Gibbs Road Farm was a prime example. A small rectangular slice of ground sandwiched between a residential area and I-635, the two-acre property has about an acre and a quarter in actual growing space, Smith said. It’s a far cry from Jefferson’s 640 acres or Lincoln’s infamous 40-acres-and-a-mule, both now deemed unrealistic by today’s standards. And yet farmers like Smith, DeVan and others are finding success, against the odds. Gibbs Road Farm annually maintains sales of $100,000, according to Cultivate Kansas City, making it one of the area’s largest vegetable producers.
Because of its pioneering status, the nature of urban farming appealed to Smith.
“I chose urban farming because I believe it’s one of those frontiers of agriculture that’s as unexplored as some of the other areas that we encounter,” he said.
The farm is certified organic and operates under Cultivate Kansas City, a larger umbrella organization established in 2005 with the goal of promoting urban agriculture. Since its inception, the organization has grown to seven full-time employees, numerous part-time staff and a budget of over $700,000. It’s also become active in local and state policy development, working with the city’s urban planning department and the city council to draft legislation supporting urban food production and food access.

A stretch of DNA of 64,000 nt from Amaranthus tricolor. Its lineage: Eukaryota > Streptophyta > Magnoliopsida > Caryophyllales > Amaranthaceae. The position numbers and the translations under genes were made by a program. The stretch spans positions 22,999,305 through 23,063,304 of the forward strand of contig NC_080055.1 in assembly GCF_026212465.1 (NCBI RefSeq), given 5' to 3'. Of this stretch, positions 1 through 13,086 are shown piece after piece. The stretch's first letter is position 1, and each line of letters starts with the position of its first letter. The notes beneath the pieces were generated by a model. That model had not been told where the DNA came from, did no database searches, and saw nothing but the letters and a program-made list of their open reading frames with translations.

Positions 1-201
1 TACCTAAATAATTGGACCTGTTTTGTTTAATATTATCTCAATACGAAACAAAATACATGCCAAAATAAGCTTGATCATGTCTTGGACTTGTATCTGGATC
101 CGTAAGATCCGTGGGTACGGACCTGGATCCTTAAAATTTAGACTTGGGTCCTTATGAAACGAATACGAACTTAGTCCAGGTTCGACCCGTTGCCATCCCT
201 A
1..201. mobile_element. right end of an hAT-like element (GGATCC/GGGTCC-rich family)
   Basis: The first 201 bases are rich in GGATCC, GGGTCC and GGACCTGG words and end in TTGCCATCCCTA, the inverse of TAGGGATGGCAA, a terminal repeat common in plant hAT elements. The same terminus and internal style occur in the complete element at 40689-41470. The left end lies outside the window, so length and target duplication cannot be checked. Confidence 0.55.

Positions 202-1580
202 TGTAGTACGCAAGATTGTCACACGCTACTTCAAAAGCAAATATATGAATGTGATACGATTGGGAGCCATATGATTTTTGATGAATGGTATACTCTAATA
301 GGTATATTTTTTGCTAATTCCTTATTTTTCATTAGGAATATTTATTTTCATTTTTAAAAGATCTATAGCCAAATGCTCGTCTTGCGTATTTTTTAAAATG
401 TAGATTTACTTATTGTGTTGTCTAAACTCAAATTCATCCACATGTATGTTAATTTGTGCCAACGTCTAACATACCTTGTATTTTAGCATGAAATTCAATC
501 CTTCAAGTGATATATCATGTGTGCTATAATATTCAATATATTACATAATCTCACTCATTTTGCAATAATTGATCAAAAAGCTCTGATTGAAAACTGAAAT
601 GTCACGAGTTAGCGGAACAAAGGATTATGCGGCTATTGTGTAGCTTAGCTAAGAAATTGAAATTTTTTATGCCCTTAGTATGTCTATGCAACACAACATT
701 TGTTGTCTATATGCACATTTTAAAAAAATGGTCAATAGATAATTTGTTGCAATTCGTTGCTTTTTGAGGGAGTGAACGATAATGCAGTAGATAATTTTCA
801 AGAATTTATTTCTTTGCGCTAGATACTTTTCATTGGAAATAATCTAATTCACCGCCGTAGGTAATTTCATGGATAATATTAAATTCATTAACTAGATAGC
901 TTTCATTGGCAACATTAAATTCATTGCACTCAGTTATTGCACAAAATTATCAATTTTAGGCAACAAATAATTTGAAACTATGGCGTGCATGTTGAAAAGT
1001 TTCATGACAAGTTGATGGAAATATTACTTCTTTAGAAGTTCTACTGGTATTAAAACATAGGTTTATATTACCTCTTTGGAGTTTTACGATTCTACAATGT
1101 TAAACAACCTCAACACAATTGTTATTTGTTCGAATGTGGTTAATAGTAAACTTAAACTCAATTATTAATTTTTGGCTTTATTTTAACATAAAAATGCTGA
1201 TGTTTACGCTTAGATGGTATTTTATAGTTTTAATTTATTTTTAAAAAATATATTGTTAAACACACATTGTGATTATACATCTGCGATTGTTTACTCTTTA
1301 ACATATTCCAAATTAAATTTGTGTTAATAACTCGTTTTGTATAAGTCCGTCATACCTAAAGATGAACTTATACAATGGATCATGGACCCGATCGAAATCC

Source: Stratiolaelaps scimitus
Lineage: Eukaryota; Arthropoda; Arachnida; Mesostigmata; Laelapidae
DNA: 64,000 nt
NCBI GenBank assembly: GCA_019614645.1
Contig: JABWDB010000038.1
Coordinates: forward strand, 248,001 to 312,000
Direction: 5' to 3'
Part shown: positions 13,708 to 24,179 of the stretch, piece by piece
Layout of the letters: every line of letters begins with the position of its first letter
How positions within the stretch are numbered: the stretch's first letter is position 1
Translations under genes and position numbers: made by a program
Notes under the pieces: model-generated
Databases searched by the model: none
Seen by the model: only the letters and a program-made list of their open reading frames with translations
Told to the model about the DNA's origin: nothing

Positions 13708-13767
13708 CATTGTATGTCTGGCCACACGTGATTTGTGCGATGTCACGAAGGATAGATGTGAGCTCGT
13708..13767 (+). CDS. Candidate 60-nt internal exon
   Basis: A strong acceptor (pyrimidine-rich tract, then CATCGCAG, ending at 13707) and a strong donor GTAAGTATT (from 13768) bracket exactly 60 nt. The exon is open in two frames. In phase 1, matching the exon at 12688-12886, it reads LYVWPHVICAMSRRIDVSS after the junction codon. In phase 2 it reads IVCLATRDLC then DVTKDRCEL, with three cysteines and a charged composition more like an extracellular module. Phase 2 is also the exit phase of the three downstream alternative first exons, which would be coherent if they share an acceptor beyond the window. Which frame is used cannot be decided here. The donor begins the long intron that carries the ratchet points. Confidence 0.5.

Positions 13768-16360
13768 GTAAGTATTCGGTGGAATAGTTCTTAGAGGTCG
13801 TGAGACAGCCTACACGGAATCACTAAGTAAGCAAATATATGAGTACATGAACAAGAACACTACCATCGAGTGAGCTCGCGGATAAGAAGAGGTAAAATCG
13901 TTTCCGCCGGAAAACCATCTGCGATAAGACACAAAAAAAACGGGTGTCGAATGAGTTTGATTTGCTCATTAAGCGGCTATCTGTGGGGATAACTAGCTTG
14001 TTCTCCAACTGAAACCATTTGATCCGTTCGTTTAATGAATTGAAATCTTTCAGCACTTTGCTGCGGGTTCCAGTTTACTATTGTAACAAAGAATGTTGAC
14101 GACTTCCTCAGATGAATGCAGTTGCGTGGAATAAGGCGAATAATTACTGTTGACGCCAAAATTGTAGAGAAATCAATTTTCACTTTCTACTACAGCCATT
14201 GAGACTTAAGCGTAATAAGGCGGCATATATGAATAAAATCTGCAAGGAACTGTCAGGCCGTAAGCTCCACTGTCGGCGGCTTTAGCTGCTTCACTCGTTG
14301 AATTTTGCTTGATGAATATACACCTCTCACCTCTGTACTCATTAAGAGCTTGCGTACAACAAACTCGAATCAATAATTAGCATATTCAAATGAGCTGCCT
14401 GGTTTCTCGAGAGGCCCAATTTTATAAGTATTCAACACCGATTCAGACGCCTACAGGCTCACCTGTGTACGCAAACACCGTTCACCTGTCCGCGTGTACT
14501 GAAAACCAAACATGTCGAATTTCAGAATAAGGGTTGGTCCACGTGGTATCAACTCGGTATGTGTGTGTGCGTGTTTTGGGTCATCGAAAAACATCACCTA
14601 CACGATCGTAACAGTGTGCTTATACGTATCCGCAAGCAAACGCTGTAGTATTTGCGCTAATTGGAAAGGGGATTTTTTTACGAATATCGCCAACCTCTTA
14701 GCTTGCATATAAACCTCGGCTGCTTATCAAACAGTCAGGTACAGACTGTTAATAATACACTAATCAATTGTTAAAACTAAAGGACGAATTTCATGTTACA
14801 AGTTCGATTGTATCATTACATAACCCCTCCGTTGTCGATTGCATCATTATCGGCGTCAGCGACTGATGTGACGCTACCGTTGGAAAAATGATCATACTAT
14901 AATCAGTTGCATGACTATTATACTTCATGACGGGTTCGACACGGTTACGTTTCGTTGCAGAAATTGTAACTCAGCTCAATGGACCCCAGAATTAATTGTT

The farm includes hoop houses, beehives and a 6,000-square-foot greenhouse partially rented to graduates of its Juniper Gardens Training Farm, a developmental program offering up to five years of hands-on training for beginning farmers or resettled refugees.
The young women harvesting tomatoes were apprentices of Growing Growers, a program Cultivate KC helped to establish which provides education to new and experienced growers through a farm apprenticeship program and an annual workshop series, Smith said.
“Each of them have their own agricultural idea, whether farming in their backyard or on nearby property that they’re developing into an economical support system, or simply to grow their own food and make themselves more sustainable,” he said. “The program here works with each of them to develop business plans and their models, to help them make connections with markets.”